Panelists participating in the Park Slope Civic Council’s Future of Fourth Avenue forum at St. Thomas Aquinas Church earlier this week said all the right things about diversity, safety and accessibility, but residents weren’t buying any of it out without skepticism.
Park Slope Civic Council President Ken Freeman set the evening’s parameters by first informing neighbors what the forum would not be about.
“No one is happy with the big buildings and shoddy construction [along Fourth Avenue]” Freeman tried.
Purnima Kapur, director of City Planning’s Brooklyn Office, nevertheless drewacerbic groans from neighbors when she went off script and tried to tout the supposed benefits of 2003’s highly-contentious rezoning that now makes 120-foot tall structures along Fourth Avenue possible.
Community Board 6 District Manager Craig Hammerman simply said, “We can do better.”
Hammerman, who along with Kapur, was joined on the panel with Ethan Kent, Project for Public Space vice president, Ryan Lynch, Tri-State Transportation Campaign senior planner, David Sweeney, Public Services Corporation founder and president and Elizabeth C. Yeampierre, UPROSE executive director, argued that the roughly six-mile thoroughfare cutting through three different City Council Districts in Brooklyn could be the city’s next “great boulevard.”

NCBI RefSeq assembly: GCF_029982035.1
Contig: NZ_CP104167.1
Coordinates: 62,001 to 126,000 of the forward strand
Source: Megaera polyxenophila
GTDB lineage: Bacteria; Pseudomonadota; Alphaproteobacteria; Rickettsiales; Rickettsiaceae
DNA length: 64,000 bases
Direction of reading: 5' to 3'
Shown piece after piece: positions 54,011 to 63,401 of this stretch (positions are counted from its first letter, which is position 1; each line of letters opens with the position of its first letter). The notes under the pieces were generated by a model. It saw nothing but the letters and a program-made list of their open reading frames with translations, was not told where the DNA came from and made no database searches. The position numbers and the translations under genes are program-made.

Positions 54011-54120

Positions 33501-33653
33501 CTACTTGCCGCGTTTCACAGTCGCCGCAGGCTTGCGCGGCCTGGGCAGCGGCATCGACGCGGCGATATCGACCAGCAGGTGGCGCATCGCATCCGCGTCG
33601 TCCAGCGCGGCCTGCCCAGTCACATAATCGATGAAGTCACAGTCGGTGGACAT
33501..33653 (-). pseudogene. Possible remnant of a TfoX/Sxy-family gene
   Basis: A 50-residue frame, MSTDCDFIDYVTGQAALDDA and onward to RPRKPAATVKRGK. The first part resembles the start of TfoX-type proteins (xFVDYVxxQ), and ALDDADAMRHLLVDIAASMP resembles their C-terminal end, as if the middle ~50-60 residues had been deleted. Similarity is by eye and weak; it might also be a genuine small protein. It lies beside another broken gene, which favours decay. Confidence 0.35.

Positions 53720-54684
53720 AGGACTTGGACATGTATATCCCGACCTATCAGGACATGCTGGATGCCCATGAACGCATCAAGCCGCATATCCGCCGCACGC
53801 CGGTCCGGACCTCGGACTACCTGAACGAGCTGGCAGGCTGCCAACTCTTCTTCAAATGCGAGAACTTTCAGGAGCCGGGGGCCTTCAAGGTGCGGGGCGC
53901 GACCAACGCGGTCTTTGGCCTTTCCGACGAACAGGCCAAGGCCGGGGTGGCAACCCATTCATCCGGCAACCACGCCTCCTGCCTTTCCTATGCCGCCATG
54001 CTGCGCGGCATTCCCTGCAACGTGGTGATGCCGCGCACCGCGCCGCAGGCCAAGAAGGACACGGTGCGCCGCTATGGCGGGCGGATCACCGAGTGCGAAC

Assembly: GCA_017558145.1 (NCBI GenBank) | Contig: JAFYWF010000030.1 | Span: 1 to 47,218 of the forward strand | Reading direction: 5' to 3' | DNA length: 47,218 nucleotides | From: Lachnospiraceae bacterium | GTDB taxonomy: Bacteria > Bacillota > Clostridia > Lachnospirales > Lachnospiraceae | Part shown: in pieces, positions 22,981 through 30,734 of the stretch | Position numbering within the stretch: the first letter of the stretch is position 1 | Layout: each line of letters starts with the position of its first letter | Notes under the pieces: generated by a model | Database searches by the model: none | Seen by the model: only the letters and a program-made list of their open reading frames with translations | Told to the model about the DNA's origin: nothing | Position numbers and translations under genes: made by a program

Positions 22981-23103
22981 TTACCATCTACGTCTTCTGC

But only with thoughtful planning and preparation.
Before giving way to a “breakout session” where assembled neighbors formed groups and devised their questions for the experts, panelists stressed the importance of enlivening Fourth Avenue and simultaneously making it safer for pedestrians, motorists and cyclists alike.
Kent suggested that the corridor leading to Flatbush Avenue could even become the “center for the whole borough” and not just a place to “get through.”
Over the last 11 years, Kent and the PPS have worked on redesigning public spaces in places like Times Square in New York and Sub Centro Las Condes in Santiago, Chile.
For all the envisioned changes, however, Yeampierre warned that Fourth Avenue must be recognized as anactive escape route for residents in the event of emergencies, and that what might be vital in Park Slope might not be all that important in Sunset Park.
“Priorities are going to be different between neighborhoods,” Yeampierre said. “We have to think about the worst thing that can happen in our community.”
Despite City Planning’s critics, Kapur insisted that Fourth Avenue is “in a good place.”
“Whether we like it or not we’re going to continue to grow,” Kapur said.